HIV genotypic resistance among pregnant women initiating ART in Uganda: a baseline evaluation of participants in the Option B+ clinical trial
Background: Pre-treatment HIV drug resistance is a threat to elimination of mother to child HIV transmission and could lead to virological failure among HIV-positive pregnant women. We analysed genotypic HIV drug resistance (HIVDR) of baseline samples of participants enrolled in the Option B+ clinical trial in Uganda.
Methods: HIV-infected pregnant women attending antenatal care were enrolled from Uganda’s National Referral Hospital (Mulago) and Mityana District general hospital and surrounding health centers (HCs). Genotypic HIV testing was performed on blood samples from the first 135 enrolled women out of a subset of 136 participants (25%) who had a baseline VL>1000 copies/mL as one sample failed to amplify.
Results: 159/540 (29.4%) had a VL < 1000 copies/ml and 381/540 (70.6%) had a VL >1,000 copies/ml. Of the women with VL>1000 copies/ml, 32 (23.7%) had resistance mutations including 29/135 (21.5%) NNRTI mutations, 6/135 (4.4%) NRTI mutations and 3/135 (2.2%) had both NNRTI and NRTI mutations. The most common NNRTI resistance mutations were: K103KN (5), K103N (5), V179T (4) and E138A (4).
Conclusions: One quarter of the HIV-infected pregnant women in this trial at baseline had NNRTI genotypic resistance mutations. Our findings support new WHO guidelines for first-line ART that were changed to dolutegravir-based regimens.
While African Health Sciences has been freely accessible online there have been questions on whether it is Open Access or not. We wish to clearly state that indeed African Health Sciences is Open Access. There are key issues regarding Open Access needing clarification for avoidance of doubt:
- 1. Henceforth, papers in African Health Sciences will be published under the CC BY (Creative Commons Attribution License) 4.0 International. See details on https://creativecomons.org/)
- 2. The copyright owners or the authors grant the 3rd party (perpetually and in advance) the right to disseminate, reproduce, or use the research papers in part or in full, format/medium as long as:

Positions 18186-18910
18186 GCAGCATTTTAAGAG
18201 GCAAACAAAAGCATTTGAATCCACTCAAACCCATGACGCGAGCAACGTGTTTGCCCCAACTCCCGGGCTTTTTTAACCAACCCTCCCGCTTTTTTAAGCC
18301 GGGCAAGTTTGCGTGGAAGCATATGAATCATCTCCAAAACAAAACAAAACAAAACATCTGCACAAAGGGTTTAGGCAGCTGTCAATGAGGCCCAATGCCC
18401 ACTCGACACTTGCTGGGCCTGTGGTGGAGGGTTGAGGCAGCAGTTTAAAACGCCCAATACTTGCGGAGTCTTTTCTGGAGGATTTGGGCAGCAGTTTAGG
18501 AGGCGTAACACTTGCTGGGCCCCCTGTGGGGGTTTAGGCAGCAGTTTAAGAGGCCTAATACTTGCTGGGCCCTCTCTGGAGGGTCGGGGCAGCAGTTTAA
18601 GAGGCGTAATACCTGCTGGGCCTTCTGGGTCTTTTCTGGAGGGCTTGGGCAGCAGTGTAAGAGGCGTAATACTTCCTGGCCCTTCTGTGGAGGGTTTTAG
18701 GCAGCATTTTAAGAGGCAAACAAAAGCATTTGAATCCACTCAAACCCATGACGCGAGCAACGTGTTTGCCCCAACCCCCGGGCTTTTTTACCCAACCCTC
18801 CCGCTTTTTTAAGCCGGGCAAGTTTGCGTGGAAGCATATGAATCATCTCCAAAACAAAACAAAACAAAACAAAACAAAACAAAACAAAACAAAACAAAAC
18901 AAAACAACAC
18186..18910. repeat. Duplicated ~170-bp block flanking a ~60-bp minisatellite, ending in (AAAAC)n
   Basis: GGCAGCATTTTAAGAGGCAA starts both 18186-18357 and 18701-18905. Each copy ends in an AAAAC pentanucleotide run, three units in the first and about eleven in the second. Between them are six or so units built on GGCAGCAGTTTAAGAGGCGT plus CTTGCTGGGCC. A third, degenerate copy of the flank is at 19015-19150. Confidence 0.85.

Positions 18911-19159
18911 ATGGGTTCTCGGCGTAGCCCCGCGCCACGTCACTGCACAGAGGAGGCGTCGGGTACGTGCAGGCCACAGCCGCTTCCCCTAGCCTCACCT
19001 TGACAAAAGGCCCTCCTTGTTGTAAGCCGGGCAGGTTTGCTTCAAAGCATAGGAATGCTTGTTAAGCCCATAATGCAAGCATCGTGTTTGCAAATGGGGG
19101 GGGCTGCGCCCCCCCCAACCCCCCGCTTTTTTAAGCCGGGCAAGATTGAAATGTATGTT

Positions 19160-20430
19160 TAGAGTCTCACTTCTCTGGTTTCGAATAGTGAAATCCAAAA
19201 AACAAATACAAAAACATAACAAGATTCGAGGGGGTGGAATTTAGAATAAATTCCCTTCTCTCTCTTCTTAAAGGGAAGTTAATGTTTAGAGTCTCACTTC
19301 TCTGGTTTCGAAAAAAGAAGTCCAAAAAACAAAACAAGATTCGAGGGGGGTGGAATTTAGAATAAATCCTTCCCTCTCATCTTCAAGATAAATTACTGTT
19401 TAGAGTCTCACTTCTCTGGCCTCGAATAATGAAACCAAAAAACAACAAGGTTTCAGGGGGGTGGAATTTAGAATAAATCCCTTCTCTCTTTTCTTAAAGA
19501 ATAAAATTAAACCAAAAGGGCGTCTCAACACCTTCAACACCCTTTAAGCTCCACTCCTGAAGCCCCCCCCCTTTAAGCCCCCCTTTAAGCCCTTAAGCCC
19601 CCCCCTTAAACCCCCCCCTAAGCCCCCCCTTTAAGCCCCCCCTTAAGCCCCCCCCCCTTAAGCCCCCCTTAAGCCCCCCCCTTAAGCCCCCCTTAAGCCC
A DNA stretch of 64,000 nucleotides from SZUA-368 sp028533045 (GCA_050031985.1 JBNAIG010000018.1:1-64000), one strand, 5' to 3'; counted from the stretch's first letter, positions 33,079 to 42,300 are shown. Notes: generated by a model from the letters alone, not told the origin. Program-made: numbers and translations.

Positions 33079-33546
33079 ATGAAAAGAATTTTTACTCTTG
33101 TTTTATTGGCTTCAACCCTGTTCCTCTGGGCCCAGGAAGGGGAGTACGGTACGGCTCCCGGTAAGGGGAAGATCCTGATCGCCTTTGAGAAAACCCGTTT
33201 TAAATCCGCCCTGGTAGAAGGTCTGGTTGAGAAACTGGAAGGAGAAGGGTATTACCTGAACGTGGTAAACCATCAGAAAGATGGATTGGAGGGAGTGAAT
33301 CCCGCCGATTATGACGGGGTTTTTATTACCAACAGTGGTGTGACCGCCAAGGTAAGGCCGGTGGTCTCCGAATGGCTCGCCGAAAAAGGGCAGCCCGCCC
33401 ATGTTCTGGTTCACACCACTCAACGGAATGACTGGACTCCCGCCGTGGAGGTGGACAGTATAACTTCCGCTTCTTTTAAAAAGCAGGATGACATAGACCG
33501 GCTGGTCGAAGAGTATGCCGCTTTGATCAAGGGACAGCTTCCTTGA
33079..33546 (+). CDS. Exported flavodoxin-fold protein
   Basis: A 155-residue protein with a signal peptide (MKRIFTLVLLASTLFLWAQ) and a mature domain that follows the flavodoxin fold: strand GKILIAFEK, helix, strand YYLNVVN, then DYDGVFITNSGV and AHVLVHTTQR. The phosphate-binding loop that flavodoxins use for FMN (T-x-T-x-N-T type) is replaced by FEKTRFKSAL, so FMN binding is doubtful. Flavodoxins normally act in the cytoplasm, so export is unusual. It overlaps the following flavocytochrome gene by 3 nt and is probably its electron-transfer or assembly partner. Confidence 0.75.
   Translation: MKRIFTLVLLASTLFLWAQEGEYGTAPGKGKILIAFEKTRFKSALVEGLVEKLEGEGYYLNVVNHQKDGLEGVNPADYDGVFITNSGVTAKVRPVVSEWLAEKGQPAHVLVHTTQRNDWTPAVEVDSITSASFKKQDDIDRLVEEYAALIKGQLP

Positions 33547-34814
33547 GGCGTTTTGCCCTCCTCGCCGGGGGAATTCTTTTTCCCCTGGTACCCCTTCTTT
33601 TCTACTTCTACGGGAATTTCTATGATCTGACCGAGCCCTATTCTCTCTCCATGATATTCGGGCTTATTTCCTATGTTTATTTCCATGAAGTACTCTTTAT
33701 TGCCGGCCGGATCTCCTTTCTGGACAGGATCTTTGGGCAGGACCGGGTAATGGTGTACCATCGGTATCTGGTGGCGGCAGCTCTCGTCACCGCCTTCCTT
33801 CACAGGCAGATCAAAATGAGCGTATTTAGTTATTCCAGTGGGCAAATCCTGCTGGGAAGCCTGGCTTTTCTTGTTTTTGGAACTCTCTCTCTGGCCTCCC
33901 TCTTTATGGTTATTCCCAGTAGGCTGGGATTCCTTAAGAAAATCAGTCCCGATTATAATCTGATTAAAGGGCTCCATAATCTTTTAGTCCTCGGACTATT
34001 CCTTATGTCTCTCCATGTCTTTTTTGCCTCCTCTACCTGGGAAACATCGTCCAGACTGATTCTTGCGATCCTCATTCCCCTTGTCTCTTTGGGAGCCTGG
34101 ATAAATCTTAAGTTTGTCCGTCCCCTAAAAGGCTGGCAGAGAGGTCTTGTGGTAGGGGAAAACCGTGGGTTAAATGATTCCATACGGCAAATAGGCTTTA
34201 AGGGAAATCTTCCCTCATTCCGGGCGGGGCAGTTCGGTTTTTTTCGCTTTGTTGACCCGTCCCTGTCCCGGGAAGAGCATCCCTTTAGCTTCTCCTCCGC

- No substantive errors are introduced in the process
- Attribution of authorship and correct citation details are given
- The referencing details are not changed.
Should the papers be reproduced in part, this must be clearly stated.
- 3. The papers will be freely and universally accessible online in an easily readable format such as XML in at least one widely recognized open access repository such as PUBMED CENTRAL.
B. ABRIDGED LICENCE AGREEMENT BETWEEN AUTHORS AND African Health Sciences
I submitted my manuscript to African Health Sciences and would like to affirm that:
1.0 I am authorized by my co-authors to enter into these arrangements.
2.0 I guarantee, on behalf of self and co-authors:
- That the paper is original, and has not been published in any other peer-reviewed journal; nor is it under consideration by other journal (s). It does not infringe existing copyright or any other person’s rights
- That we are/I am the sole author(s) of the paper and with authority to enter into this agreement. My granting rights to African Health Sciences is not in breach of any other obligation
- That the paper contains nothing unlawful, or libelous. Nor anything that would constitute a breach of contract, confidence or commitment given to secrecy, if published
- That I/we have taken care to ensure the integrity of the article.
3.0 I and all co-authors, agree that the paper, if accepted for publication, shall be licensed under the Creative Commons Attribution License 4.0. (see https://creativecommons.org/)